Within international markets we prefer developed markets to emerging ones. We see some selected opportunities in developed international if global economic growth continues to expand as we expect, given their more attractive valuations relative to the US. In contrast, we remain cautious on emerging market equities, particularly China, given the increased scrutiny and regulation of the corporate sector on the part of the Chinese government.
Given the challenges identified above around rates and inflation, we remain underweight fixed income in our balanced portfolios. We are also using a barbell approach to security selection here, owning shorter maturity corporate bonds (stronger economy to limit defaults) on one side and longer maturity Treasuries on the other. As a result, we have less bonds in the intermediate (7-15 year) part of the curve. We expect the slow path to higher rates to have a lot of volatility as policy shifts and equity market pullbacks occur and so will seek to buy long-term Treasuries when we feel their yields are at the top end of the range.
‘Process over Prediction’ – What We are Watching
The last four months of the year reinforced the importance of having a long-term plan (to stay invested through turmoil) as well as a tactical discipline (to identify times to make selection changes or pull back on equities after a market run). Our mantra of “Process Over Prediction” helped us remain overweight stocks despite these negative headlines since our three tactical rules remained positive (See 12.13.2021 Weekly View: Looking Through the Windshield), although we are now more cautious with regards to Fed policy. Historically, equity markets can go higher in the face of a new rate hike cycle (See 12.20.21 Weekly View: 2022 Outlook Summary – ‘Riding the Recovery’), but overly hawkish actions from the Fed can damage investor sentiment.
We believe the US economy remains the strongest of the major world economies, and we would like to see evidence of earnings momentum improve overseas before we invest more internationally. We will also continue to seek opportunities to diversify our sources of return in the portfolio as rates move up or down and shift to Treasuries when market sentiment is near optimistic extremes.
Implications for Different Investor Outcomes
- Accumulate: The good news for Accumulate Investors is that the macroeconomic backdrop still favors equities. However, we think forward returns will be lower than in the last decade and volatility will be greater. As discussed above, we continue to seek opportunities in regions and sectors that have underperformed their peers in recent years.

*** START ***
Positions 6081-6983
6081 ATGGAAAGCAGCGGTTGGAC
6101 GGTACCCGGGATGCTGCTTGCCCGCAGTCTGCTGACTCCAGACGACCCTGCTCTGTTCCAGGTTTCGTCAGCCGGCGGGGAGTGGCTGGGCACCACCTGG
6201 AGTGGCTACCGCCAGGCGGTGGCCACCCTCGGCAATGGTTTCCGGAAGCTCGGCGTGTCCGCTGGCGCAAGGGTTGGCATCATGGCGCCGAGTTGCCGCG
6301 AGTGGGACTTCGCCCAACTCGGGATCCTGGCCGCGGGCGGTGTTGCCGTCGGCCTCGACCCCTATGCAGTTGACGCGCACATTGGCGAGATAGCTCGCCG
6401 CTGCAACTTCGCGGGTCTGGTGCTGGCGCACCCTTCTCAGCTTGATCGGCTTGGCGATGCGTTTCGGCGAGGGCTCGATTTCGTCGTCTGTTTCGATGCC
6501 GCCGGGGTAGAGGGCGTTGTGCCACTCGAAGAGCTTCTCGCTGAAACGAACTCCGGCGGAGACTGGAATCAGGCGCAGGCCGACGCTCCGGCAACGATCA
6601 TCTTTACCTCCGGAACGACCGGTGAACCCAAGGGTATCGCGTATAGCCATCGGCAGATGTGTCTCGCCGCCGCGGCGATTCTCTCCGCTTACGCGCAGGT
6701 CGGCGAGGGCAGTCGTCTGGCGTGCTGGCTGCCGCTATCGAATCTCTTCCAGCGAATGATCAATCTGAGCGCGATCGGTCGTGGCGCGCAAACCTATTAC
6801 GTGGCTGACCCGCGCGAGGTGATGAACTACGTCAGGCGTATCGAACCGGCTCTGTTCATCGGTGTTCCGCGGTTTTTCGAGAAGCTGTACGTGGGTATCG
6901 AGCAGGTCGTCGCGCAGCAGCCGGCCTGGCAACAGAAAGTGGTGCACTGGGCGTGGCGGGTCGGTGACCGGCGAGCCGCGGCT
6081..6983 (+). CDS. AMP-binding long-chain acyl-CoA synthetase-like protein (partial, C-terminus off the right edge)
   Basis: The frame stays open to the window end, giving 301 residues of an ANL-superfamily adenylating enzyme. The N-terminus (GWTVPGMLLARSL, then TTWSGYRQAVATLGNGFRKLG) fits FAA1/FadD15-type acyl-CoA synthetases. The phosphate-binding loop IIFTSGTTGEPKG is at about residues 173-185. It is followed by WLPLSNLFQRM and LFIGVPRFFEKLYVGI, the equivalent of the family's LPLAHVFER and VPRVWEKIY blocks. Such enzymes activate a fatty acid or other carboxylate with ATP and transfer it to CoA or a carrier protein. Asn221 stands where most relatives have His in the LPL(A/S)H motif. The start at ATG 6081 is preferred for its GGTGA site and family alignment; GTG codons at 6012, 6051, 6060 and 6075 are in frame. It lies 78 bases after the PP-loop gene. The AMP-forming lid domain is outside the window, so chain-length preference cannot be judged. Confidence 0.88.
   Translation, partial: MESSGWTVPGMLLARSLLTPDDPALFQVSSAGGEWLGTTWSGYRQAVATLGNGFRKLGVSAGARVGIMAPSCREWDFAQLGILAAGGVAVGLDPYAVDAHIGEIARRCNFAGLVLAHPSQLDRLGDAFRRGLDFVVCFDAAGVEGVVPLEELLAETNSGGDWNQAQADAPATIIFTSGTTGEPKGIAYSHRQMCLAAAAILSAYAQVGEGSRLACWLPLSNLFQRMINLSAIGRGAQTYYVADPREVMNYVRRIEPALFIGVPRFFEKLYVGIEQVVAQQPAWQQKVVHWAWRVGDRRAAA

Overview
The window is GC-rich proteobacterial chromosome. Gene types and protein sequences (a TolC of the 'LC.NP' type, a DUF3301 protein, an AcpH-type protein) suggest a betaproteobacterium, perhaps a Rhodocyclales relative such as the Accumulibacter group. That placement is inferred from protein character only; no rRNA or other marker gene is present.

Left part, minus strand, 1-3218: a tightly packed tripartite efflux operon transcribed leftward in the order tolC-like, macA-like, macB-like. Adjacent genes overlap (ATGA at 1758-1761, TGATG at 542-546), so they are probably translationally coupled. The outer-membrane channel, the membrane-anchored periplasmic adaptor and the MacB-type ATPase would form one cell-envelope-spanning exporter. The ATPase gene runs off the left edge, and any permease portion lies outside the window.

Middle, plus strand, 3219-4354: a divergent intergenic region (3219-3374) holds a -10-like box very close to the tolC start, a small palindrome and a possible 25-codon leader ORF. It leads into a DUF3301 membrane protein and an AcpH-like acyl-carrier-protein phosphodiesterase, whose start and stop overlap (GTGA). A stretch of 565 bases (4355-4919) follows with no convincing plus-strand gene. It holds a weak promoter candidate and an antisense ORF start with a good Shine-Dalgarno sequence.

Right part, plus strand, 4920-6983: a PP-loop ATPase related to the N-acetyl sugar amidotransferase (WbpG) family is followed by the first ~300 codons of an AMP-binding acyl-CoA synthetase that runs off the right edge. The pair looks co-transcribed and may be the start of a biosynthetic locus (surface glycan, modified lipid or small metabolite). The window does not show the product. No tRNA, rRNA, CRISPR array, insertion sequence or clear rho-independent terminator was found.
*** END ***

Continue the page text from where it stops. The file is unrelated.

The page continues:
- Sustain: At current bond yields, traditional sources of safety, like bonds, are likely not as effective as their historical results might suggest. We believe that stable growth-oriented equities will prove useful in this environment – the sustainable nature of their earnings and cash flows have proven to be a safer haven than more cyclical companies’ earnings. We also believe covered call strategies will provide downside protection from transitory corrections.
- Distribute: With interest rates so low, it can be tempting to reach for yield. However, low risk-free rates have also driven up the prices of more risky income assets (high yielding dividend stocks and bonds, preferred stocks, and MLPs) increasing their risk should a meaningful correction occur. With this in mind, we have become more tactical in our security selection and have a total return focus. A total return focus helps Distribute Investors supplement income through systematic withdrawals rather than reaching for yield. We are also incorporating covered calls more heavily for Distribute Investors.
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The comments above refer generally to financial markets and not RiverFront portfolios or any related performance. Opinions expressed are current as of the date shown and are subject to change. Past performance is not indicative of future results and diversification does not ensure a profit or protect against loss. All investments carry some level of risk, including loss of principal. An investment cannot be made directly in an index.
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In a rising interest rate environment, the value of fixed-income securities generally declines.
High-yield securities (including junk bonds) are subject to greater risk of loss of principal and interest, including default risk, than higher-rated securities.